You’ve been in post just over a year now. What do you think is special about Diabetes UK and the work that it does?
Diabetes UK is special in lots of ways, but mostly because we try lots of things to make an impact on improving care for people with both Type 1 and Type 2 diabetes and helping people reduce the risk of developing Type 2 diabetes.
We provide a big range of information, support and advice, we help people with diabetes get in touch with each other to share experiences, we campaign to get the NHS to improve services and we bring together healthcare professional and people with diabetes in one organisation that can really represent informed views on diabetes for the benefit of people with diabetes. We also have some pretty special staff who know lots and work hard!
After starting at Diabetes UK have you learnt anything about diabetes that has surprised you?
I have been an NHS groupie for 40 years (I know I don’t look that old – do I?), and I think lots of people even in the NHS are staggered when they learn how diabetes is rising, how serious a condition it can be and how difficult sometimes to live with day to day, how much of the NHS budget it represents.
Yet how much agreement there is about what services should look like. But still the NHS doesn’t seem to give diabetes the sort of priority that cancers and heart disease and stroke and dementia get. We are campaigning to get a fair deal and proper priority for diabetes services.
Balancing the needs of type one and type two diabetics is always a difficult job; how does Diabetes UK try to get the balance right?
You are right – it is difficult. We are increasingly trying to ensure that when we talk about diabetes that we clarify the difference between Type 1 and Type 2 and increasingly we want to tailor our support and communications more specifically to individuals depending on which type they have or are involved with. We are absolutely committed to doing a good job for people with Type 1 and Type 2 diabetes and indeed some of the other conditions like gestational diabetes.
Diabetes UK seems to spend a lot of time correcting inaccuracies in various media stories (on cures/vaccines/diets/etc). Is it frustrating that the media can’t seem to report diabetes issues accurately?
We will probably have to continue to work hard to correct the sorts of stories that news editors and headline writers want to put forward in a way which sells papers rather than is absolutely accurate! We do a lot of correcting but we also work to inform journalists and the health journalists are becoming quite well informed. We are producing a guide for journalists to try to get some basic ideas straight.
Do you think our current gloomy economic times are having an effect on healthcare provision, research and so on?
We are increasingly concerned that the economic squeeze is putting pressure on, for example, the availability of patient education, on the numbers of diabetes specialist nurses and on sometimes inappropriate discharge to primary care from specialist care. If you would like us to campaign against poor quality care, become a Diabetes Voice. The details are on our website.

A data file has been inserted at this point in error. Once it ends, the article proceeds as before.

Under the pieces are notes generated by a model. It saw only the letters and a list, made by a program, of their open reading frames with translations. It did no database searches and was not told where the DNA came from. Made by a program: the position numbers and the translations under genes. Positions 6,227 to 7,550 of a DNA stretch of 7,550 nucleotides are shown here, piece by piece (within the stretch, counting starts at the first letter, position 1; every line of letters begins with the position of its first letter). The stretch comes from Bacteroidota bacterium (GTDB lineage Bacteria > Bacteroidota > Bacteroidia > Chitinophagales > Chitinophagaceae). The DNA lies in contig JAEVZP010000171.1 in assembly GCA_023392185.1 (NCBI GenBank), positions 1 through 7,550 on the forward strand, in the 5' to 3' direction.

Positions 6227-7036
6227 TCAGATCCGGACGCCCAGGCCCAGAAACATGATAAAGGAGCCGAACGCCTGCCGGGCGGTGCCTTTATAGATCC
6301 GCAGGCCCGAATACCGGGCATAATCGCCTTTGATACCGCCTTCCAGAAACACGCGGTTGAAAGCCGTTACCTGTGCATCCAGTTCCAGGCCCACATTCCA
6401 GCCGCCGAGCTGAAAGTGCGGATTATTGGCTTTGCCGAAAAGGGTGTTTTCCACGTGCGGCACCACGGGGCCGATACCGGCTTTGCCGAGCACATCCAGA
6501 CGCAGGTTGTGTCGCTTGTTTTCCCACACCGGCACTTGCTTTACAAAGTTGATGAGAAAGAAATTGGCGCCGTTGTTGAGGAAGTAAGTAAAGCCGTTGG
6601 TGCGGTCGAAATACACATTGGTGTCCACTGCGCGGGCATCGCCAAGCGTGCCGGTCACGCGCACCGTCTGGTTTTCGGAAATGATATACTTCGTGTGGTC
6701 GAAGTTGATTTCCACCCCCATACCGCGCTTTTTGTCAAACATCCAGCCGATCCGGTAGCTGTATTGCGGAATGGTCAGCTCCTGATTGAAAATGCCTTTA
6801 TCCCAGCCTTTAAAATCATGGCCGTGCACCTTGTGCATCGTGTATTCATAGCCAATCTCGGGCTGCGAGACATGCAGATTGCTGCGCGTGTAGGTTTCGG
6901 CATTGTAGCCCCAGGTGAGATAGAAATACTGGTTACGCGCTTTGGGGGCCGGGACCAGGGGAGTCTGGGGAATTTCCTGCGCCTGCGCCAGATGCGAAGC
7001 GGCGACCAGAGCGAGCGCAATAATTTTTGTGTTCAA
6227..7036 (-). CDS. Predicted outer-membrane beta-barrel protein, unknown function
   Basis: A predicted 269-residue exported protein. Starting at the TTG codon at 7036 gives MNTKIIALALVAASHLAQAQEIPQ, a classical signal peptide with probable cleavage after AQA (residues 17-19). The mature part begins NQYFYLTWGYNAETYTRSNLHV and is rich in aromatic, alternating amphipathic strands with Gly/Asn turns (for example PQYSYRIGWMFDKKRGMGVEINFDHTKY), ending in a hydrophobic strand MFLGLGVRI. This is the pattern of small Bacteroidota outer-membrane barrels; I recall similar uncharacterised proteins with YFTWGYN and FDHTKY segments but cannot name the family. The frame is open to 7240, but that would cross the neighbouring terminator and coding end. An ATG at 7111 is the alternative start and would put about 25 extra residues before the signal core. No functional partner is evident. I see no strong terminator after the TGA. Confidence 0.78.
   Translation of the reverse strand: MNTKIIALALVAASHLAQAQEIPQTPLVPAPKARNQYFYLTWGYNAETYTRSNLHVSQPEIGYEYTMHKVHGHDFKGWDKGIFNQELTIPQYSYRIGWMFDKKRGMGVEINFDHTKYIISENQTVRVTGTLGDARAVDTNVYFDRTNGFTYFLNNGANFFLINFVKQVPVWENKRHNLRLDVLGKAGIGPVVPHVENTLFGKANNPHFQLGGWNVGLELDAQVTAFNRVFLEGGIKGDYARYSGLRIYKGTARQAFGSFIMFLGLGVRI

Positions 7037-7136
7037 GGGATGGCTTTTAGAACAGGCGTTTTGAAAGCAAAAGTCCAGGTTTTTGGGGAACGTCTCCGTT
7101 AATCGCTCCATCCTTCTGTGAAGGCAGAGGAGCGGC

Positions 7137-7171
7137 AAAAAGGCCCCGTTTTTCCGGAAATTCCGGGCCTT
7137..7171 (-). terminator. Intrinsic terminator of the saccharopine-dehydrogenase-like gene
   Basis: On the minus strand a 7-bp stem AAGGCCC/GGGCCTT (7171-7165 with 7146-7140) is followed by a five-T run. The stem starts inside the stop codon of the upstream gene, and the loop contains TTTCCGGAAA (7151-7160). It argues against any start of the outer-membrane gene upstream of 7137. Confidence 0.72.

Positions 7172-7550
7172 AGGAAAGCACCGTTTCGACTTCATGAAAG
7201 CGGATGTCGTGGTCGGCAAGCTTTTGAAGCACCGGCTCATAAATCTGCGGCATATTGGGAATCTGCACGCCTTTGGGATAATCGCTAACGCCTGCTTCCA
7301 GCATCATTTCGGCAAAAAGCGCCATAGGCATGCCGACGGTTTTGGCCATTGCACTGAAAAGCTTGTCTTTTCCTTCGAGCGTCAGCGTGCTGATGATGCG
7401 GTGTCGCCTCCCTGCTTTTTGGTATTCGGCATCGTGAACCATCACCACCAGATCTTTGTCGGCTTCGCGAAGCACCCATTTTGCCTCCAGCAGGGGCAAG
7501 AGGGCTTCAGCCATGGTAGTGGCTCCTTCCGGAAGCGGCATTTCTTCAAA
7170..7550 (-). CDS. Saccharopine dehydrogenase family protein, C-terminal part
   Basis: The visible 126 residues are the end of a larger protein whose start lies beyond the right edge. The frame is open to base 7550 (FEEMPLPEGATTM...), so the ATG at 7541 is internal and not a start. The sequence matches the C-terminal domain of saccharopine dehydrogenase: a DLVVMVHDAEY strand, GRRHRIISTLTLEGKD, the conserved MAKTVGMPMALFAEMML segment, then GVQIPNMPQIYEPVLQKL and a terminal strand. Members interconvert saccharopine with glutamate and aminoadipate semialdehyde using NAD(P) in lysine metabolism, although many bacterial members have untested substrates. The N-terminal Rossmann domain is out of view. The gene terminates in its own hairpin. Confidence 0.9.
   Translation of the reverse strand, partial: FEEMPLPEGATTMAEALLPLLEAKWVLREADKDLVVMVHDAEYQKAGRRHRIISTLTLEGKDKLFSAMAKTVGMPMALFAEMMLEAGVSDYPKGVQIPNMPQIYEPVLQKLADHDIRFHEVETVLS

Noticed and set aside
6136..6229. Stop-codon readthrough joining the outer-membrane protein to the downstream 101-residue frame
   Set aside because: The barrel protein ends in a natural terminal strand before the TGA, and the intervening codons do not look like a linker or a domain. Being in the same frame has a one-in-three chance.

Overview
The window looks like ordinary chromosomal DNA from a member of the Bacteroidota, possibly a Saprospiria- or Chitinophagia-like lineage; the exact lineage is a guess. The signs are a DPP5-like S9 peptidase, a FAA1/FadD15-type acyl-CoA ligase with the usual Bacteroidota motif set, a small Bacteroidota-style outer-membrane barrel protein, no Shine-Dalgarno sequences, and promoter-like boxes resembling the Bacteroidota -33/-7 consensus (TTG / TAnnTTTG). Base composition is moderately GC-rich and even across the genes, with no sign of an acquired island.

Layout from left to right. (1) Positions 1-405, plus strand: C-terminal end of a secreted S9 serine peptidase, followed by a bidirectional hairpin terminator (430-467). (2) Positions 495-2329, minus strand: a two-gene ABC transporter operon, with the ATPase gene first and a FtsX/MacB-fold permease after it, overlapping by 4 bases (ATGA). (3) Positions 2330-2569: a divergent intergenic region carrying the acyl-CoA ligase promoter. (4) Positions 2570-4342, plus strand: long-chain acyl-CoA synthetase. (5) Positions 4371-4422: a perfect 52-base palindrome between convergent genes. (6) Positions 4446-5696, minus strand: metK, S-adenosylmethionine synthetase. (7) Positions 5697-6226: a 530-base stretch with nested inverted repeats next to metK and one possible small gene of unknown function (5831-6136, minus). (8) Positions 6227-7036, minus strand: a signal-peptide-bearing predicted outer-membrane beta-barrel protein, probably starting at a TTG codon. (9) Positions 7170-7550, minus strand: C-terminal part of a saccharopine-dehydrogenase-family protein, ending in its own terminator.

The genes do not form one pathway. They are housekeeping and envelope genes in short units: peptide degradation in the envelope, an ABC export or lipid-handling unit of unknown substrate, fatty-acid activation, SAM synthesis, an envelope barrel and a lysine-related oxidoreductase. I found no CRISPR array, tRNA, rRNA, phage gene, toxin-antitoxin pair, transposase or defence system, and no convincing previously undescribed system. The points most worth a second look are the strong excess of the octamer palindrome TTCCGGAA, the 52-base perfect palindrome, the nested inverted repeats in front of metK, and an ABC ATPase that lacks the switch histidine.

Speaking of funding, what’s your take on the provision of insulin pumps by the NHS? The UK lags way behind Europe and the US in terms of percentages of pump use.
We campaign to get the level of pumps up from the current unacceptable level and have had some success recently in both Scotland and Northern Ireland. The government guidance about access to pumps is good. We need to overcome the barriers of lack of funding and particularly lack of expertise and ongoing support.
What are the most exciting areas of research Diabetes UK is funding at the minute?
Diabetes UK funds a wide range of research covering all aspects of diabetes. Work on the artificial pancreas – in adults who are eating a large carb meal with some alcohol and in pregnant women with Type 1 diabetes – is particularly exciting as is work on the immunology of Type 1 diabetes which shows real promise of helping prevent the condition in the future.
Closer to home we are interested in seeing the results of a new project looking closely at the care of people with Type 1 when they leave home for university. From the Type 2 angle we are keen to see more research into the understanding how to put Type 2 diabetes into remission.
Does Diabetes UK engage with international organisations such as the ADA or JDRF to ensure research is not being duplicated or ignored?
Yes, Iain Frame, our Director of Research has worked with the James Lind Alliance and other diabetes charities to look at how unmet patient needs in Type 1 diabetes can be translated into research questions. All funding decisions are quality assured with international experts to ensure that research is not duplicated but can build upon previous results.
What are the biggest challenges facing Diabetes UK in the next few years?
The biggest challenges are raising the profile and priority of diabetes, and ensuring that everyone in the UK has the 15 essential care measures that everyone with diabetes has a right to expect. We need to sort out the postcode lottery and get government to implement the standards it has set. That doesn’t need more money, just the existing 10% of the NHS budget already spent on diabetes spent more wisely.
Is the future bright for diabetics in the UK?
If we stick together and push hard, it will be!!